Richard Hansen <rhan...@bbn.com> writes:
> Here's what I'm trying to say:
> * Given the current definition of "ref" in gitglossary(7), claiming
> that a foo-ish is a ref is not entirely incorrect.
Ahh. If you had quoted this a few exchanges ago:
A 40-byte hex representation of a <<def_SHA1,SHA-1>> or a name that
denotes a particular <<def_object,object>>. They may be stored in
a file under `$GIT_DIR/refs/` directory, or
in the `$GIT_DIR/packed-refs` file.
I would have immediately understood what you were trying to say.
Sorry about a wasted back-and-forth.
The above is an utterly confused explanation. It explains object
names and mentions as a sidenote that object names _can_ be held in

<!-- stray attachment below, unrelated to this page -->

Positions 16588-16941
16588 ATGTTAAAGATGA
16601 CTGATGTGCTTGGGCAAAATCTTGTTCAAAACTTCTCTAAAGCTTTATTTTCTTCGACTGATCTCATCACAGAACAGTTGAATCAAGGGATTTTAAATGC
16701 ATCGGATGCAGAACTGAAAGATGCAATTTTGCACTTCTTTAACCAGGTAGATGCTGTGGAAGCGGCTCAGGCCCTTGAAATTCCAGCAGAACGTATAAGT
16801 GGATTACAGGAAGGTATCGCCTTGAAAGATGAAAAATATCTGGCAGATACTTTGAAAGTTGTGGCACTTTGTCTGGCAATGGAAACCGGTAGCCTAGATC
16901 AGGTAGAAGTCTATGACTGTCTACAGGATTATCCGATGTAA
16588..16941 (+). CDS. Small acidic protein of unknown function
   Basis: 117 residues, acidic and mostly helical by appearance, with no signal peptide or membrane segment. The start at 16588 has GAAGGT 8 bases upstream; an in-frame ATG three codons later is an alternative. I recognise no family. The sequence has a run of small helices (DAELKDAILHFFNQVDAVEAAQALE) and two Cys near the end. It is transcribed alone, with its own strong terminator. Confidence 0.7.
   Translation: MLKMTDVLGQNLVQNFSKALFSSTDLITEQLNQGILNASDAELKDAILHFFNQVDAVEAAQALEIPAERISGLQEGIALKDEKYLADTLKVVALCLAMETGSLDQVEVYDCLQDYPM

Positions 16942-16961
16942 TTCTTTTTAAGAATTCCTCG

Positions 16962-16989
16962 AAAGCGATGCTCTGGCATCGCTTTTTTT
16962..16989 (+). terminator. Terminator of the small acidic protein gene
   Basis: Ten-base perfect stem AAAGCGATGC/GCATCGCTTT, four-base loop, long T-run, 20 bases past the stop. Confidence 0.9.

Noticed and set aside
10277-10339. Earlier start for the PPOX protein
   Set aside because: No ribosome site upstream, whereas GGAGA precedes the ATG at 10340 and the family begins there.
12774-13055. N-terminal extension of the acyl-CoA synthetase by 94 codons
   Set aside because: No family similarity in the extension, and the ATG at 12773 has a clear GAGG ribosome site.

It does not say what a ref is, in other words.
Before 'packed-refs' was introduced, the right definition would have
A file under `$GIT_DIR/refs/` directory that holds an object
And packed-refs is a way to coalesce such files into a single file
to make it easier/faster to access.
In today's world (after packed-refs was introduced), probably
A name that begins with refs/ (e.g. refs/heads/master) that
can point at an object name.
The namespace of refs is hierarchical and different
subhierarchy is used for different purposes (e.g. the
refs/heads/ hierarchy is used to represent local branches).
is an appropriate rewrite of the above.
If we also want to explain the implementation details of refs, then
additionally at the end of the first paragraph, add:
... at an object name, by storing its 40-byte hex
representation. They are implemented as either a file in
$GIT_DIR/refs/ directory (called "loose refs") or an entry
in $GIT_DIR/packed-refs file (called "packed refs"); when a
loose ref exists, a packed ref of the same name is ignored.
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